Monday, September 1 2014 1:31 PM EDT2014-09-01 17:31:17 GMT
The South Carolina Highway Patrol says a man on a motorcycle was killed in a crash Monday morning.Troopers say the crash occurred on Bookman Rd. about three miles west of Elgin at about 6 a.m. The motorcycleMore >>
The South Carolina Highway Patrol says a man on a motorcycle was killed in a crash Monday morningMore >>
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Take a real-time look at where it's raining here in the Midlands and across the state with WIS First Alert radar.More >>
TYLER, TX (KLTV) -
It's been a deadly tornado season all across the Midwest.
It's been two weeks since the EF-5 tornado in Moore, OK killed at least 24 people.
I asked KLTV meteorologist Grant Dade to explain why the same places keep getting hit over and over with large tornadoes.
But first he explained, step by step, what causes tornadoes to form.
Dade says you need two things to form a tornado - winds that change with height and speed in the atmosphere - that's called wind shear - and a lot of energy in the low-levels of the atmosphere - that's called buoyancy.
"A tornado is a perfect balance, if you will, of winds coming to and from. And as long as it's in perfect balance, and keeping it under the updraft of the thunderstorm, which is where the air rises in the thunderstorm, that tornado will continue," said Dade.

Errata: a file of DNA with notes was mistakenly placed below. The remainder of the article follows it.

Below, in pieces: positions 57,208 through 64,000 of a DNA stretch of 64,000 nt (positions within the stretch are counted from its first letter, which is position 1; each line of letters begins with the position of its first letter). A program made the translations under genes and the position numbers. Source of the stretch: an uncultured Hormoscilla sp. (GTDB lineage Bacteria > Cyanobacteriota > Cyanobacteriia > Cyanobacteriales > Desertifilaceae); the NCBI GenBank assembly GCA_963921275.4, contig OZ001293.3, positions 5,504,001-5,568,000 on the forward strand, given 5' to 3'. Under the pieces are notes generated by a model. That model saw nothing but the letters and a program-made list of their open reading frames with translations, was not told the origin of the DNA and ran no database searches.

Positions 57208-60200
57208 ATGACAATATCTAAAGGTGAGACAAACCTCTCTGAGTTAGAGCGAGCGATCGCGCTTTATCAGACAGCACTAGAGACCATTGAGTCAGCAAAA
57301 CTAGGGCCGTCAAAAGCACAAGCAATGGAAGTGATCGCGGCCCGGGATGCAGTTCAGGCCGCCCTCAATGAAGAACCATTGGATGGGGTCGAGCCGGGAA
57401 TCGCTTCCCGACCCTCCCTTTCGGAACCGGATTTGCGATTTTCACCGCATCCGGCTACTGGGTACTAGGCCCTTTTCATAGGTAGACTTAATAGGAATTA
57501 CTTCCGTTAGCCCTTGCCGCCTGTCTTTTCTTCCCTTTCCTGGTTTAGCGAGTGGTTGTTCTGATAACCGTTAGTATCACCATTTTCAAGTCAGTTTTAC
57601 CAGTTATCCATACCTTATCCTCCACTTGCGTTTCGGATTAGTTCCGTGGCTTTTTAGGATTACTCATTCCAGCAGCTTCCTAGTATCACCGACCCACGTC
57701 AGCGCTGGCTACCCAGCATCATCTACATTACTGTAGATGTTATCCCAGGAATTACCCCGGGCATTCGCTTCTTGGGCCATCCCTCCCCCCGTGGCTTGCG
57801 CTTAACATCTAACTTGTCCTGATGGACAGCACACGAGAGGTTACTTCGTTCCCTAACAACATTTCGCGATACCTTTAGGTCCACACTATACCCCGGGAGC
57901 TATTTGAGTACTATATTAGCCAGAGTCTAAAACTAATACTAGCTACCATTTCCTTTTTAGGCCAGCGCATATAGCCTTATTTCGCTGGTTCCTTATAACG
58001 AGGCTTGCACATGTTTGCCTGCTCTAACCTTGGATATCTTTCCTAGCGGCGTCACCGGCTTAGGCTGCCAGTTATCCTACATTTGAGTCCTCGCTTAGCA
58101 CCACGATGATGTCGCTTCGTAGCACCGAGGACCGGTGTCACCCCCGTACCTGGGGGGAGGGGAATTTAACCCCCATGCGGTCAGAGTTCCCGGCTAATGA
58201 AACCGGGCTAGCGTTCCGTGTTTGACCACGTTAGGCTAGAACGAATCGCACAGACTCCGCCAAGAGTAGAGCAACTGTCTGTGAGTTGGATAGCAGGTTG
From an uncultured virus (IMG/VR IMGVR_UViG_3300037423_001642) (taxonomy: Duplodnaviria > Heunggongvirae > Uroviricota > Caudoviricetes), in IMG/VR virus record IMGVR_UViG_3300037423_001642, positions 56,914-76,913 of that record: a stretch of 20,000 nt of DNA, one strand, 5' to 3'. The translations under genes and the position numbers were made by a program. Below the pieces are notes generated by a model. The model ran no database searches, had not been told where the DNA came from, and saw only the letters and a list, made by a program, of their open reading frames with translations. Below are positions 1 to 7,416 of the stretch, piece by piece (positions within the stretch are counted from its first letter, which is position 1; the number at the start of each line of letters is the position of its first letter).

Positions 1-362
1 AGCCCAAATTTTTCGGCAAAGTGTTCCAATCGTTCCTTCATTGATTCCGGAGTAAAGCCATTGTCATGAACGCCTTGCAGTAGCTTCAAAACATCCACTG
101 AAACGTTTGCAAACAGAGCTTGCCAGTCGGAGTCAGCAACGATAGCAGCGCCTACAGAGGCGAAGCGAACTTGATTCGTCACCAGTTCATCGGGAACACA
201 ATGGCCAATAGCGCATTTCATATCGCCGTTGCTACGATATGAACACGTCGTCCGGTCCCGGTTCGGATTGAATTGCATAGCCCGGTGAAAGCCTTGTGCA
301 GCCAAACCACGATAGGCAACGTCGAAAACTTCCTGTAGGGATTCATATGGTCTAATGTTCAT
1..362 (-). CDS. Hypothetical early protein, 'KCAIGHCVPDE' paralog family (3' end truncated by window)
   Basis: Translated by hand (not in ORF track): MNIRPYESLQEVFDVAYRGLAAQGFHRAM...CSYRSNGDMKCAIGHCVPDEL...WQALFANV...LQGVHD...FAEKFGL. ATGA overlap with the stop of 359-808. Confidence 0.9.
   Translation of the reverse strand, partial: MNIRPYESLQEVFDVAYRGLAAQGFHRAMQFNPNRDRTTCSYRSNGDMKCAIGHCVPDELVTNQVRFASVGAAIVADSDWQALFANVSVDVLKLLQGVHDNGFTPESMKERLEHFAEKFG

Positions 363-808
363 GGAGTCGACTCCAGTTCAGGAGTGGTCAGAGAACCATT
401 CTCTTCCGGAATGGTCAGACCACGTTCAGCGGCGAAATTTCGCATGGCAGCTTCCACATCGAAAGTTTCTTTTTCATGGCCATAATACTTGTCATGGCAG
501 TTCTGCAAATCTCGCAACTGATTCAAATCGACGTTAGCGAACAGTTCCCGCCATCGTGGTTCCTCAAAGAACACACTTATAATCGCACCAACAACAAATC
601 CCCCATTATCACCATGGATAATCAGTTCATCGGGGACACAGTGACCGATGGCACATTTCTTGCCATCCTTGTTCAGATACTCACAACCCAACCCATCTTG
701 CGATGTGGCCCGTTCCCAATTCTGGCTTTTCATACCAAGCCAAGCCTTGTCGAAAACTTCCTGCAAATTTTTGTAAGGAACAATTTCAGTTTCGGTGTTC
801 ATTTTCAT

Just outside Moore, the storm's winds shifted and the outflow wind became the dominant wind, which is how the tornado died out.
"So once we have outflow winds the dominant wind, more dominant than the inflow, it pushes the tornado off the updraft, basically, and then we call that the rope-out stage," Dade said.
And Dade says we see more large tornadoes now than at any other time of the year.
"Of course, they can happen at any time, but the ingredients across Oklahoma and Kansas come together more often in late May into the first week of June," he said.
Grant told me violent tornadoes form in the same places mainly because of the country's topography.
"There are certain areas of the country where all the ingredients come together to produce what we were talking about. The wind shear, the buoyancy. We need to have the Gulf of Mexico moisture available," Dade said. "And it just so happens that the central plains is an area of the country, from Kansas down to Oklahoma, where those ingredients come together the most."
That's because storms with colder air will come out of the Rocky Mountains, while at the same time, warm, moist air from the Gulf of Mexico moves into the area, mixing with the cold air and creating buoyancy.
"Remember, we have that low pressure in Colorado bringing the winds off the Gulf into the Plains states. That's a southeasterly wind at the surface. Just above the ground, the winds are racing out of the west. So we get that changing of wind of height," Dade said, creating the perfect opportunity for larger tornadoes to form.
But even though we're close to Oklahoma, as Dade points out, no EF-4 or EF-5 tornadoes have happened in our viewing area of East Texas since 1950.